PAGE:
Wrist Deformities

    • Early release and casting for wrist flexion contractures

      • Wrist extensor are absent

      • FCU only functioning muscle

    • FCU transfer will give wrist extension

      • Passive ROM “neutral”

      • Quengel cast hinge

    • PRC and tendon transfer

    • Wrist fusion


    Feet deformities

    Feet Deformities

    • Rigid clubfeet

      • Aggressive ST release “ not lengthening “ before walking

      • Complete correction intra-op

      • Long-term bracing, night bracing, AFO

      • Recurrence rate 70%

        Niki H, J Pediatr Orthop 1997


    Relapsed clubfoot

    Relapsed Clubfoot

    • Talectomy

      • Primary procedures in severe cases

        • Tibiocalcaneal incongruity

        • Loss medial column

        • Failed CC fusion-------- Midfoot Adduction

        • Reduce ST -------Foot dorsiflexion Green ADL, J Bone Joint Surg [Br] 1984


    Relapsed clubfoot1

    Relapsed Clubfoot

    • Verebelyi-Ogston procedure “ Talus Decancellation”

      • Maintain medial column

      • Avoid progressive midfoot adduction

      • Easier triple Spires TD, J Pediatr Orthop 1984


    Relapsed clubfoot2

    Relapsed Clubfoot

    • Circular-Frame Fixator

      • Tech. Demanding, good results

      • Trans-epiphyseal pin locked to the tibial frame “ Epi. separation”

      • Incision parallel to the direction of distraction

        Brunner R, J Pediatr Orthop B 1997


    Knee deformities

    Knee Deformities

    • Most difficult

    • FC > EC

    • 50% FC pt = community walker

    • 10% EC pt = community walker

      Murray C, J Pediatr Orthop B 1997


    Treatment of knee flexion contractures

    Treatment of Knee Flexion Contractures

    • Stretching

    • Bracing

    • Casting “ ? posterior tibia dislocation”

    • Quengel hinge

      • Point of rotation

      • Tibia move forward with extension


    Treatment of flexion contractures surgical

    Treatment of Flexion Contractures “Surgical”

    • Posterior ST release ± shortening osteotomy

      • Muscles planes “ fibrous dens cord “

      • No tornique “ facilitate vascular dissection”

      • II incision PM & PL, avoid S-incision

    • Anterior release

      • PF adhesion “Rug under the door”

      • Medial patellar incision

      • Gradual correction

      • Full correction….. ??NV structure

      • Hyperextension = Hypertension


    Recurrent knee contractures

    Recurrent Knee contractures

    • Supracondylar extension osteotomy ± shortening

      • Immediate correction

      • Dog leg-type deformity

      • Cosmetically unacceptable

      • Recurrence 1°/month in Sk immature patients

        DelBello DA, J Pediatr Orthop 1996


    Knee extension contractures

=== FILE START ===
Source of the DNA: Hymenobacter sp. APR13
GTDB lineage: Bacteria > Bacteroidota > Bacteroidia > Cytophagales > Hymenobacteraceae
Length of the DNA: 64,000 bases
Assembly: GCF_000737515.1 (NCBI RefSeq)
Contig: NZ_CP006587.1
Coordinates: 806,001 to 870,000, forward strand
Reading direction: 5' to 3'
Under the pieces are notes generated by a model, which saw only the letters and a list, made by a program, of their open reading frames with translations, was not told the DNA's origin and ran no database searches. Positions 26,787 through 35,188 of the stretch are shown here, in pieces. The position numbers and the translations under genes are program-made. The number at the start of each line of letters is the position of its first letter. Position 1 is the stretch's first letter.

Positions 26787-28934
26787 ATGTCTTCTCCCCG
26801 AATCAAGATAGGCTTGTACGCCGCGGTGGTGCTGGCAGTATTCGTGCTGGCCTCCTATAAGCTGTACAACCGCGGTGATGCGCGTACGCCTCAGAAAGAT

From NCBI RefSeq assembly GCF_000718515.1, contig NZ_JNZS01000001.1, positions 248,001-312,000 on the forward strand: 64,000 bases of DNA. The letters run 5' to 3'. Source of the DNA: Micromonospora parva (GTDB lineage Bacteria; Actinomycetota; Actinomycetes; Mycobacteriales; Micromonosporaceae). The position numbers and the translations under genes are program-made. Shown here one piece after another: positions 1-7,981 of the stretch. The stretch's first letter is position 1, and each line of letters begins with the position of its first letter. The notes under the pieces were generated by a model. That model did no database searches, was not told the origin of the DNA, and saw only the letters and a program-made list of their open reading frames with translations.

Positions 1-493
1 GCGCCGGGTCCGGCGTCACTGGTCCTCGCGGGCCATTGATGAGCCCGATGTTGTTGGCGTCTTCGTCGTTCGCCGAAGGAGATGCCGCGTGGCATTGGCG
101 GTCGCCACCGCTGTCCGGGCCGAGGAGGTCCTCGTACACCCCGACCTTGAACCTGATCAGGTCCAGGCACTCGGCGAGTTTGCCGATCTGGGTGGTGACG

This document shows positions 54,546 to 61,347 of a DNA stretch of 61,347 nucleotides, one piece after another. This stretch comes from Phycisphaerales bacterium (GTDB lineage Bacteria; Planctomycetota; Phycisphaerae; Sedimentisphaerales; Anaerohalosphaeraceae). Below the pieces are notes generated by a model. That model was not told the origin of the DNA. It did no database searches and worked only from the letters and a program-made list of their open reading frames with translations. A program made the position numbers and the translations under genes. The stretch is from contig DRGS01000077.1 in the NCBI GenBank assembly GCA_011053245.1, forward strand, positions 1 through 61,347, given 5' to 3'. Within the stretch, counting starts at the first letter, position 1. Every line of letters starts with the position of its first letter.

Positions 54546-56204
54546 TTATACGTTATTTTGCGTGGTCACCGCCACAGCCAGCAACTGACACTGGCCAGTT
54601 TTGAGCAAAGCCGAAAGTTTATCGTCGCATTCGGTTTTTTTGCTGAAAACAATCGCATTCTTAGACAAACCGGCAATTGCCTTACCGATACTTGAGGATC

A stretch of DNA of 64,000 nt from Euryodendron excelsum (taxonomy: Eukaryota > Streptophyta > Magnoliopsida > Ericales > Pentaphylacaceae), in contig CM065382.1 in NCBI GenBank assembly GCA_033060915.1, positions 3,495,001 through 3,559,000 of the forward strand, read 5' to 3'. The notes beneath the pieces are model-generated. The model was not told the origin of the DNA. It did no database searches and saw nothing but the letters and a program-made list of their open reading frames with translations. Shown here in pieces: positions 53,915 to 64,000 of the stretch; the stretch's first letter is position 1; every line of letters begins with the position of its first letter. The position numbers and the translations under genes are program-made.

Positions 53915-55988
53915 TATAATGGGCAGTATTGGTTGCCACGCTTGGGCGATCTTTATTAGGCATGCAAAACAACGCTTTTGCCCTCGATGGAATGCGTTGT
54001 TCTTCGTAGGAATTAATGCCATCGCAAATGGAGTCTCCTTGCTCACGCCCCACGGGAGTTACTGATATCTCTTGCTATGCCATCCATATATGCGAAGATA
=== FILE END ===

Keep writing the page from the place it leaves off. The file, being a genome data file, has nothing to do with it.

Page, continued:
Knee Extension Contractures

    • Walk well

    • Sitting difficulty

    • Difficulty rising from a chair

    • Treatment:

      • Quads percutaneous release + casting

      • Quadricepslasty + Knee open reduction


    Hip deformities

    Hip Deformities

    • Hip problems in arthrogryposis 65-80%

    • Flexion contractures common, dislocation 15-30% Sarwark JF, J Bone Joint Surg Am 1990

    • Hip FC ----Lumbar lordosis

    • ER contractures “Do not correct” = gait stability

    • Hip FC > 45° ---- surgical release


    Hip dislocation

    Hip Dislocation

    • Teratologic

    • Poor results with CR

    • Options

      • Acceptance of dislocation

      • Open reduction “ medial or anterior “

  • well-performed open reduction

    • Redislocation, stiffness, and AVN

      Szoke G, J Pediatr Orthop 1996

      Cruel CR, J Pedaitr Orthop 1986


  • Arthrogryposis and amyoplasia

    Twenty-Years F/U of Hip Problems in Arthrogryposis Multiplex Congenita, Peter W.P. Yau, JPO 2002, Hong Kong

    • Unilateral hip dislocation

      • Openly reduced hips are stiffer

        • 121° Vs 103°

      • Long term hip function score was comparable

        • 69 Vs 73; P= 0.174


    Hip dislocation1

    Hip Dislocation

    • Unilateral dislocation should perform open reduction 6-12

    • Best results with medial approach

      Szoke G, J Pediatr Orthop 1996

      Cruel CR, J Pedaitr Orthop 1986

    • Bilateral dislocation ??????

      • Supple hip that is dislocated is preferable to a reduced but stiff hip


    Spine deformities

    Spine Deformities

    • Scoliosis 30-67%

    • Poor prognosis for progression:

      • Early curve onset

      • Paralytic curve pattern

      • Pelvic obliquity

    • Quiet stiff curve

    • Posterior fusion = 35% correction

    • Post + Ant. = 44% correction

    • Pseudo-arthrosis 15- 30%

      Yingsakmongkol W, J Pediatr Orthop 2000


    Arthrogryposis

    Arthrogryposis

    • Hips & Foot deformities

      • Early and aggressive with surgical treatment


    Arthrogryposis1

    Arthrogryposis

    • Knee deformities

      • Be cautious with surgical treatment


    Arthrogryposis2

    Arthrogryposis

    • Upper extremity deformities

      • Be very careful with the surgical treatment


    Arthrogryposis and amyoplasia

    Thank You